Fate In The Masque Of The Red Death

1801 Words 8 Pages
Humans try to prevent the inevitable, yet they do not attempt to achieve the uncertain. Throughout history, people have endured fatal invasions, brutal weather, societal regulations, and plagues. During a plague’s outburst, Prince Prospero invites one-thousand companions for protection from the illness by secluding the party in his ‘castellated abbey’ to wait until the plague’s termination. Prince Prospero attempted to use his wealth and reputation to overcome nature. Prospero decided that he would try to have victory over nature by the false thought that he had control of his life. In Edgar Allen Poe’s The Masque of the Red Death, Poe uses the conflict for power over death, fear, and fate to enhance the theme of the story. Prospero knew …show more content…
In the very beginning of her literary criticism, Wheat states, “When Prince Prospero and his thousand carefree friends shut themselves up in a fortified abbey to escape the fearful Red Death and make merry...Thomas Mabbot believes ‘one cannot run away from responsibility.’” (Wheat par. 1). Wheat quoted Mabbot, in saying that the “carefree friends” cannot escape their responsibility, which, in this case, is the companion’s fate. They shelter themselves in Prospero’s abbey for a while but with time, they the disease gets in. Victims of the plague are burdened with death- which was their fate since the outbreak of the plague. In the beginning, after half of the population has perished, the story explains, “...knights and dames of his court and with these retired to the deep seclusion of one of his castellated abbey,” (paragraph 2). The fate of the population in this situation is their death; they will not be protected from the plague, it will somehow find its way to creep up on someone. However, Prospero has tried to change the fate of hundreds by keeping him safe through this lockdown. He believes that his efforts to save these people will not be in vain and that they will all be able to outlast this malady. In the abbey, after the seven rooms are described, in the seventh room, which is black with red tinted windows, there is a “gigantic …show more content…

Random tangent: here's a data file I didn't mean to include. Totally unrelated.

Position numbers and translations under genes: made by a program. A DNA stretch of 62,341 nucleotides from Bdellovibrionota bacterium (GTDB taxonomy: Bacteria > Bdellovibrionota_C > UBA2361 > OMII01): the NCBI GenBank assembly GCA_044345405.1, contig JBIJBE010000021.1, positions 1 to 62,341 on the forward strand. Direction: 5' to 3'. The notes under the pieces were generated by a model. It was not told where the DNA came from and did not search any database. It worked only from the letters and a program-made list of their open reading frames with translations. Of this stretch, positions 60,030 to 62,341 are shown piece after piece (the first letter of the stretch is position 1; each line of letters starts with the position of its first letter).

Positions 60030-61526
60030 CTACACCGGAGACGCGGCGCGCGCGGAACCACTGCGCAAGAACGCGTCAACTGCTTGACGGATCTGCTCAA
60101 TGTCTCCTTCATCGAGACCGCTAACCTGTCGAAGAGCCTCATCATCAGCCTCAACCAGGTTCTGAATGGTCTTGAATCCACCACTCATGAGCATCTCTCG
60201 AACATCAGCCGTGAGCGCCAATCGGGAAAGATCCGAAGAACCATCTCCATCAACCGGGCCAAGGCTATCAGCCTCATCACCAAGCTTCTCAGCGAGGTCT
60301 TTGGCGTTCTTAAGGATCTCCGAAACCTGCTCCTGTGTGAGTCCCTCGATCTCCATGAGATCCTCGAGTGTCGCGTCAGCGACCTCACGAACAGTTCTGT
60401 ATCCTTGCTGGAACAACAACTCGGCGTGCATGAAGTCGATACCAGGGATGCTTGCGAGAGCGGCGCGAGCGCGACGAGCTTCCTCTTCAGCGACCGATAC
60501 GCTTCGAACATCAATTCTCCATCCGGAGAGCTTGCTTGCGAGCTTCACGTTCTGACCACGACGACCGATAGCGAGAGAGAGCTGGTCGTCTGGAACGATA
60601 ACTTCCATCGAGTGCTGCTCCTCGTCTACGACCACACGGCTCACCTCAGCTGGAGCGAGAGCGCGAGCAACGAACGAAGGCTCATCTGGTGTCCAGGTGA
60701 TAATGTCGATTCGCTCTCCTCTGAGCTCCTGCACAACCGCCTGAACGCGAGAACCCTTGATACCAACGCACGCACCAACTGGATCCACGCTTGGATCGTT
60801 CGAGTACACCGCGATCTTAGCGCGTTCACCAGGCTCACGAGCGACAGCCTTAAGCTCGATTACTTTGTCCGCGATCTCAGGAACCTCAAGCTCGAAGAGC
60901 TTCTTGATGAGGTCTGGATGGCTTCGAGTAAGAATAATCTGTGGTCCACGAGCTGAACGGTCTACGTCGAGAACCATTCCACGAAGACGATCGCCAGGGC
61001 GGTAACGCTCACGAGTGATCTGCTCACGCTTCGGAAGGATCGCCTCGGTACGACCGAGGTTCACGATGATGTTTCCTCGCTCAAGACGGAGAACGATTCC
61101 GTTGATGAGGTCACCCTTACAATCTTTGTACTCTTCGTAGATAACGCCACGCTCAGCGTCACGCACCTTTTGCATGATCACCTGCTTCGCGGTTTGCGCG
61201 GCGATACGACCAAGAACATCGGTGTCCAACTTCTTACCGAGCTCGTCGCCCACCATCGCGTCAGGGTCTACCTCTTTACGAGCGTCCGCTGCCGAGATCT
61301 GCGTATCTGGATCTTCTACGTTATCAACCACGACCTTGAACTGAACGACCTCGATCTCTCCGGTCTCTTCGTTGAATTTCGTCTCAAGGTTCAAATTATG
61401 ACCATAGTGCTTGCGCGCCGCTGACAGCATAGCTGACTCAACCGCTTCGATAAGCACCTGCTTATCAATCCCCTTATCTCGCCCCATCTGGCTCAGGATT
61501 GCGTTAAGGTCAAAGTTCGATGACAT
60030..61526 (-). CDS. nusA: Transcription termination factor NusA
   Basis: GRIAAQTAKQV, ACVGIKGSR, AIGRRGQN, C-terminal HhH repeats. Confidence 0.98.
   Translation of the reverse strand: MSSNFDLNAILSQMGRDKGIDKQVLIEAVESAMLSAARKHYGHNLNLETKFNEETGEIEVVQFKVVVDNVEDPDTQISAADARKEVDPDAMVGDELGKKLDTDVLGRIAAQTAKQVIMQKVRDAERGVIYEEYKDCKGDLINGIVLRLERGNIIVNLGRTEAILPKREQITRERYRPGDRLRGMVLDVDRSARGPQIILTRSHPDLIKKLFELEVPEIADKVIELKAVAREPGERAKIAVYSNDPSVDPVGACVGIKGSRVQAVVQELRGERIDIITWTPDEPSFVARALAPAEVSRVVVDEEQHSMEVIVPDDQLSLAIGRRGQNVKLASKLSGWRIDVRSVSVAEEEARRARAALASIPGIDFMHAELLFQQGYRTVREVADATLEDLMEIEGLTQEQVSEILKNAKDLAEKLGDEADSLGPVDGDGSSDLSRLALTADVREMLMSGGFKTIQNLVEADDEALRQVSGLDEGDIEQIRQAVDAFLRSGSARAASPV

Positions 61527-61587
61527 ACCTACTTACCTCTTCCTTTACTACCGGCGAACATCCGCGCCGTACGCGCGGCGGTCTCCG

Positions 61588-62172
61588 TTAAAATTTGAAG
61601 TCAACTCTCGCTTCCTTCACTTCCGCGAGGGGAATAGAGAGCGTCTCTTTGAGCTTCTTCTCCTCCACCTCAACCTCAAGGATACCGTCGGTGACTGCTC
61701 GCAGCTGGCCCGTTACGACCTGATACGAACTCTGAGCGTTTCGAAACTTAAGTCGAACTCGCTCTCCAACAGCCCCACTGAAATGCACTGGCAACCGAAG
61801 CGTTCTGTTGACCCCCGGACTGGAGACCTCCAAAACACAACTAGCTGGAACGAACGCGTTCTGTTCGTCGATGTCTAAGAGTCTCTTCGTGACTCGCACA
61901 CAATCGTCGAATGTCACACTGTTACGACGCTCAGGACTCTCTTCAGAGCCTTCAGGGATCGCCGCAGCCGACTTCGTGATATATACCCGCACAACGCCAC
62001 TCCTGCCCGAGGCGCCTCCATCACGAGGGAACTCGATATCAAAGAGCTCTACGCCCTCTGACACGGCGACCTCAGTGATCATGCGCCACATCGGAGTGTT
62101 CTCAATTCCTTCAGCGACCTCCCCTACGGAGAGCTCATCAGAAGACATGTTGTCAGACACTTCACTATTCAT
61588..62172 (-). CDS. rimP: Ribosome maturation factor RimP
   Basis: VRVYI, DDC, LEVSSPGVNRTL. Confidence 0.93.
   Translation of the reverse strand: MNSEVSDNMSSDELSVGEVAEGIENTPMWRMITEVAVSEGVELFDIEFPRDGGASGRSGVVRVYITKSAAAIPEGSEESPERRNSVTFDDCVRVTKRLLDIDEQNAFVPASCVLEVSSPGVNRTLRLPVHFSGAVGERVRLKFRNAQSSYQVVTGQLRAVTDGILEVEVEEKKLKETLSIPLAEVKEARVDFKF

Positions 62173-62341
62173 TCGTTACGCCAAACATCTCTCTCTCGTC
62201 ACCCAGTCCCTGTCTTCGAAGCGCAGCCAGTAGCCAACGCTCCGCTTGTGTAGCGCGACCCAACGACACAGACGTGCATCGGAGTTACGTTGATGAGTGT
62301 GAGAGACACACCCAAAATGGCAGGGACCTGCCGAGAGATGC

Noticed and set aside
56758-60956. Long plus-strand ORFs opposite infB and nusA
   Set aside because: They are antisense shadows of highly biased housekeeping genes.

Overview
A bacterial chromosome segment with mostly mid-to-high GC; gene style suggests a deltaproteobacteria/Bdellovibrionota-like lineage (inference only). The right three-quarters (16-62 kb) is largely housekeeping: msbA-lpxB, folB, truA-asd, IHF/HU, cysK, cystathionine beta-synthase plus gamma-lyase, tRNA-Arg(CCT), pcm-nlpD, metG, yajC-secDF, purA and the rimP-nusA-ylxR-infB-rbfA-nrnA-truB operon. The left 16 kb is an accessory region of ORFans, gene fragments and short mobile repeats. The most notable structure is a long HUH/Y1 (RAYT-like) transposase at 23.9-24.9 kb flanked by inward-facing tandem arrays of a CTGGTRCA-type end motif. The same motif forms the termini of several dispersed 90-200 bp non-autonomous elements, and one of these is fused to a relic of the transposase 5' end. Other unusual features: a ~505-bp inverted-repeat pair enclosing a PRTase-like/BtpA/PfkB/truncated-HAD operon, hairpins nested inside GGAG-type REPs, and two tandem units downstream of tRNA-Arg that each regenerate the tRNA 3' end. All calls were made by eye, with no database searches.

After everyone is slaughtered by the plague and the final bell of the ominous clock’s lullaby, the narrator exclaims, “And Darkness and Decay and the Red Death held illimitable dominion over all,” (Poe 452). Poe ends his story with this line to proclaim that death will reign supreme no matter the number of obstacles Prospero gives the plague. The word choice Poe uses, “Dominion over all,”, resonates the pure idea that power will never be in one’s grasp. This explicitly pressures the theme, of being powerlessness, onto the reader; in doing so, this reveals that Prospero’s fight for life could have been a truly unintelligent battle or a fight of his pride that his creation, the abbey, could withstand such an inevitable force. Then, in Cassuto’s literary criticism of Poe’s tale, Cassuto states, ”The Red Death is indeed extraordinary, but so must be the narrator...The only one who ‘lives’ is Death. The narrator must be Death himself,” (Cassuto 8-9). Cassuto states that the Red Death, or narrator, is extraordinary. The Red Death is ‘great’ in the aspect that everyone in the abbey died except the Red Death. The plague had reaped, what seemed to be, the final stand of humanity and finally had victory. Once the thief-like being has been described, it is stated, “‘The Masque of the Red Death’ speaks of what is most threatening to the crowd, the

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